Re: How secure is host AP?

From: Xam R. Time (
Date: 2002-04-23 02:39:21 UTC

Hopefully I can help here a bit.

> How secure is this host AP?

No more and no less secure than Access Point functions being supported by the myriad of other broken implementations out there. Every style, whether it's host access point mode, or full on real-time OS implementation, there's issues everywhere.

Where do you want to start?

Association of clients & detecting dennial of service? People playing games with mass-deauthentication of clients via. broadcast messages? Other class I and II frame forgeries? How bout association time outs? We could talk about that subject for hours...

> Since this host AP does not support WEP

Incorrect. As of recent versions of the prism2 driver, WEP with 48 and 104 bit keys _are_ supported.

> any one can get access to this Linux Host Access Point.

Define 'get access' -- on what layer do you refer to?

> How can I make Host AP securer so that my neighbors don't get access
> to my AP?

Several ways. The simplest might be to spend some time coding in a few extra features; like being able to disable the broadcasting of the SSID via. beacon frames. Another might be to create a feature that checks against a list of "allowed MAC's" before a BSS association is granted. Another yet, may be to enable WEP, disable all authentication types except shared key, and be done with it.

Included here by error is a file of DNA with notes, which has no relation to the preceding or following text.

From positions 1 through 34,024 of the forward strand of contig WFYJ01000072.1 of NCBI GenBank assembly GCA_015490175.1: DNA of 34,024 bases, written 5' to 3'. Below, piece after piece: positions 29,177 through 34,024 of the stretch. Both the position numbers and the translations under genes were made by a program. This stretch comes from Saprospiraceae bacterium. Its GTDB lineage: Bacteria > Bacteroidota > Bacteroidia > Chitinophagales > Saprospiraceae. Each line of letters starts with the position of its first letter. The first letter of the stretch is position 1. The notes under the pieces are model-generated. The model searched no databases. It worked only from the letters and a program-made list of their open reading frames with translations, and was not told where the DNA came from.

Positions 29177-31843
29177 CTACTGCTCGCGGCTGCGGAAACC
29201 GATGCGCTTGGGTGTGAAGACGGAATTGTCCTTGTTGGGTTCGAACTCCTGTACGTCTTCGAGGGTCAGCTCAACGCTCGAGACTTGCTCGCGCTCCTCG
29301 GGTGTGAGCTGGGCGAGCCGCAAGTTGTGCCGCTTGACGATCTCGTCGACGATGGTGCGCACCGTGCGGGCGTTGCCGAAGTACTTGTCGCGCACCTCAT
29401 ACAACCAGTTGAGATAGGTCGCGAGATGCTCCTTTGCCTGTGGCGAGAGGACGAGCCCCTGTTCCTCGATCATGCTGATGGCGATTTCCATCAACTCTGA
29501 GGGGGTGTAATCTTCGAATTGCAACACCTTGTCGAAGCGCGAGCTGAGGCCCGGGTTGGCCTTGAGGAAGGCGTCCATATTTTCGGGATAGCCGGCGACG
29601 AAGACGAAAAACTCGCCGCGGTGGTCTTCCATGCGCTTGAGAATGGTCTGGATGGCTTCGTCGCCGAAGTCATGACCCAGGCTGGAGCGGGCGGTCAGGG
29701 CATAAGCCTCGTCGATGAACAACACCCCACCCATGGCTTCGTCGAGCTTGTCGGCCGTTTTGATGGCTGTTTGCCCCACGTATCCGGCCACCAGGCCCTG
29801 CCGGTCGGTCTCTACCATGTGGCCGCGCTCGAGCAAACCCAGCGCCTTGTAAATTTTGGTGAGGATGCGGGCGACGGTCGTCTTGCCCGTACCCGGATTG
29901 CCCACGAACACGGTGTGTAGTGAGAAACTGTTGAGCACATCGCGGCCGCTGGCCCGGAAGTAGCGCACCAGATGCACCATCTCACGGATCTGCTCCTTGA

Or, forgot all that bullshit, and tunnel over IPsec or CIPE.

> I thought about iptables that just allow certain MAC address, but MAC
> address can be "spoofed".

Right. Also, this proposed method won't do anything to limit what stations may associate to the network; it would only be able to limit what source MAC addresses are able to be passed to your computers higher layers.

> So what is the solution?

Heh, well for one, deal with and accept the fact that if you're going to want to make things simple on layer2 you're not going to be able to implement association access lists and use WEP. Furthermore WEP is fundamentally broken outside of some vendors specific fixes, and a pain to get support all-arround in any OS.

Some folks (most, anyway) have taken steps to reduce the risk of having an open, completely untrusable layer2 network. That is, they use static ARP, SSH, Ipsec, or CIPE-esq tunneling methods to move data over the open, insecure, and completely untrustable network.

Or, you can accept the fact that your network is open and untrustable, and not do anything hypercritical over it.


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